I will close with one thought that I have not fully researched yet. It seems to me that the structure of the statute, 31 USC 5321(a)(5), here, is to provide maximum penalties for nonwillful of $10,000 (perhaps per account) and for willful of the greater of $100,000 or 50% on the key date (June 30, as interpreted). Each of these maximums could apply per year. The point is that, as the statute is written, the penalty is not required to be at the maximum. The jury was not asked to review the IRS's assertion of the maximum willful penalty. Is the IRS's decision to assert the maximum not reviewable? That just seems odd to me.
But that also raises the question of what standard the trier -- here the jury -- would apply in determining whether something less than the maximum penalty should apply and, if so, what the lesser penalty should be. There are of course mitigation guidelines in the IRM, but the IRM is not the law even under relaxed notions of Chevron deference.The continuing saga in Williams has been brought to a close (unless appeal) with this issue. United States v. Williams, 2014 U.S. Dist. LEXIS 105666 (ED VA 2014), here. (The order is cryptic, so I also include the brief (without exhibits) as follows: Williams opening brief, here, U.S. opening brief, here, Williams response brief, here, and U.S. response brief, here.)
The Government argued that the statute should be interpreted to give the IRS unreviewable discretion with respect to the penalty up to the maximum permitted by the statute. Whether no penalty, $1 or the max, the Government's argument was that there was no review. The Court, at least nominally disagreed, holding that the IRS decision was reviewable. Williams argued that the standard of review was de novo; the Government argued, on fall back, that the standard was for abuse of discretion. The Court held that the standard was abuse of discretion.
Here is all the Court had to say on the proper standard:
Although the Government argues that the amount of the penalty assessed may not be considered on remand, this Court does review the penalty amount for abuse of discretion under the "arbitrary and capricious" standard of the Administrative Procedure Act. 5 U.S. § 706. The Court rejects Defendant's contention that the Fourth Circuit's remand for "further proceedings" is an invitation to engage in de novo review of the penalty amount. Although some courts have held in similar contexts that de novo review is appropriate when the issue of a defendant's underlying tax liability is at issue, see, e.g., Dogwood Forest Rest Home, Inc. v. United States, 181 F. Supp. 2d 554, 559-60 (M.D.N.C. 2001) (collecting cases), the Fourth Circuit has already ruled on the issue of Mr. Williams's liability in this case. On remand, it has been established that Williams is eligible for the FBAR penalties, including the penalties for willful violations. Because review of the penalty amount is the only remaining issue in this case, the appropriate standard of review is abuse of discretion. n1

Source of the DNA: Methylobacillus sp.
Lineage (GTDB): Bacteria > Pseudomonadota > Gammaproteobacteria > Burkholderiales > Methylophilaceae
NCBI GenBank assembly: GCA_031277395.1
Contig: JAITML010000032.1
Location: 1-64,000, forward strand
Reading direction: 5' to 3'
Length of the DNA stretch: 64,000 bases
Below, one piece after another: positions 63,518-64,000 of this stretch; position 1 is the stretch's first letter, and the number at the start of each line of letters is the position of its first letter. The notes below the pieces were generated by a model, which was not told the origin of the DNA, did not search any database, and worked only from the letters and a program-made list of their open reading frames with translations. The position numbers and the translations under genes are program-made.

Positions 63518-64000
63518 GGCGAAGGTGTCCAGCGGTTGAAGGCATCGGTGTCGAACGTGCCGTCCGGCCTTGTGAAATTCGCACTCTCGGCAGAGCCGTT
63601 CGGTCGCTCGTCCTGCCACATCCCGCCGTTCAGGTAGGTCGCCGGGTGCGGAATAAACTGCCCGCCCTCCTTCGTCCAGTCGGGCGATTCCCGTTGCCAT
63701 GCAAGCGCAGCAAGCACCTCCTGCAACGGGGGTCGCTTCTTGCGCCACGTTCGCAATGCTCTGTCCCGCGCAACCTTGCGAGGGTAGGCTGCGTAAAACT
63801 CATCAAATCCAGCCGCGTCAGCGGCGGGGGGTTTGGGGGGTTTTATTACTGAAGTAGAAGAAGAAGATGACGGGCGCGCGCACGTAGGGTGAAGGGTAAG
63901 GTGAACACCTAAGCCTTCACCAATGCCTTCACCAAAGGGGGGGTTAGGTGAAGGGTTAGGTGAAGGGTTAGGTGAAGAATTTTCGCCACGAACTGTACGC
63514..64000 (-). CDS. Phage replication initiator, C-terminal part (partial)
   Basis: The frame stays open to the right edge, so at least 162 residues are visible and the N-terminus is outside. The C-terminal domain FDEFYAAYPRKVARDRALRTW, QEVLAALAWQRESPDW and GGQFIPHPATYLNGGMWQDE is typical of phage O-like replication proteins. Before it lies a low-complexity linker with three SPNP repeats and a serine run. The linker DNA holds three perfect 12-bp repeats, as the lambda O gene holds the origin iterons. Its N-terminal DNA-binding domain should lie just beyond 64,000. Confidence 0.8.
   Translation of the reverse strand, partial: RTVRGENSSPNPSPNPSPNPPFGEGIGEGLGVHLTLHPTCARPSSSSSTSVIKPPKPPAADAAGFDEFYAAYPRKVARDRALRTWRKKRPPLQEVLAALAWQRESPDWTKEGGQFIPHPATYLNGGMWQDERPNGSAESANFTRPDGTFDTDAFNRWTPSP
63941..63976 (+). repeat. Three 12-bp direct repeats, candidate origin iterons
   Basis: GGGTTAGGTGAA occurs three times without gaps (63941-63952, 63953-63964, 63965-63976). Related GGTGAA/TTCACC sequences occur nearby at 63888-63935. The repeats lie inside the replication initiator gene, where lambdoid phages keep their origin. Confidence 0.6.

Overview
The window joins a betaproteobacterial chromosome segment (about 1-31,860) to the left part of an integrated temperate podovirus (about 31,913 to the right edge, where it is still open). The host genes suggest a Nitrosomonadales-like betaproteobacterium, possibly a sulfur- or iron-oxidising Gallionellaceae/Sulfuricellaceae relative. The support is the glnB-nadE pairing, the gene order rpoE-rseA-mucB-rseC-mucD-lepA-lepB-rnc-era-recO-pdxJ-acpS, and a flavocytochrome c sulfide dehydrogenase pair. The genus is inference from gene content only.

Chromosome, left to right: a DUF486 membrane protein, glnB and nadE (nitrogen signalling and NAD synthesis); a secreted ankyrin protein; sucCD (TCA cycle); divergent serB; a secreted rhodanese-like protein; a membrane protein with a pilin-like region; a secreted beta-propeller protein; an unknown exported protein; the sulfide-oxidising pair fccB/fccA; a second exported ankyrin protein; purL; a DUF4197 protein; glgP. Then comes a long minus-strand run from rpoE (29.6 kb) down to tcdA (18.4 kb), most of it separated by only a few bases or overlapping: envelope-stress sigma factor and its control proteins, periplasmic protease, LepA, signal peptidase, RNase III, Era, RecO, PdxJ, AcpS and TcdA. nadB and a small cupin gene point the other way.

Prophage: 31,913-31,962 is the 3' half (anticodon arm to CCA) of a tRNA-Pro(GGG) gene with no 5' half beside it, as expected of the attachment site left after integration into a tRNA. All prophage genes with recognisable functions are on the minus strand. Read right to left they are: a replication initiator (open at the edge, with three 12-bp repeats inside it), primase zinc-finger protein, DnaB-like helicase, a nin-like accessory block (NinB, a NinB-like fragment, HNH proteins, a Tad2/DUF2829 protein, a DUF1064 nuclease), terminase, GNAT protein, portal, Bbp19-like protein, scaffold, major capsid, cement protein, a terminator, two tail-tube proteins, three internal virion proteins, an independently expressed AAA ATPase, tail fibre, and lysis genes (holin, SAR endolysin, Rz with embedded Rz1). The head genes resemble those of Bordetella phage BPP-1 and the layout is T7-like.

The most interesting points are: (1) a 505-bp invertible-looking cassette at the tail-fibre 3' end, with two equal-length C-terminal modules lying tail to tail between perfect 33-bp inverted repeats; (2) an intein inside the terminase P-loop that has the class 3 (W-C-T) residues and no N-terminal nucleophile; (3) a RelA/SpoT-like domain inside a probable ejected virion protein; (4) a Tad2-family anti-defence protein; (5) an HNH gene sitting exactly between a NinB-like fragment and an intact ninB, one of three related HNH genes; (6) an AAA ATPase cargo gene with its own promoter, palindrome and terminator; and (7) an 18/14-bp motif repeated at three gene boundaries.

n1 Although the only other court to have considered the appropriateness of an FBAR penalty amount did not specifically identify a standard of review, it reviewed the penalty with great deference to the judgment of the agency. In United States v. McBride, 908 F. Supp. 2d, 1186, 1214 (D. Utah Nov. 8, 2012), the court affirmed two maximum penalties after determining that they were within the range authorized by Congress. The court did not consider the propriety of the penalty amounts, simply stating that the penalties were authorized by the statute and "[a]ccordingly . . . were proper."
I do not follow the Court's distinction. It seems to me that liability has two intertwined aspects -- both liability and amount. Liability and amount cannot be crisply separated. In the type of proceedings, where liability is in issue de novo, the IRS does not prevail or move to an abuse of discretion standard simply by proving $1 of liability. Rather, the amount of the liability is in issue and is determined do novo. Hence, I am not convinced that the abuse of discretion standard is justified by the reason stated by the court.
The Court then moved to broad generalisms about an administrative agency's selection of a penalty, saying that the courts should not substitute their judgments for the IRS judgment. The Court deferred to the IRS: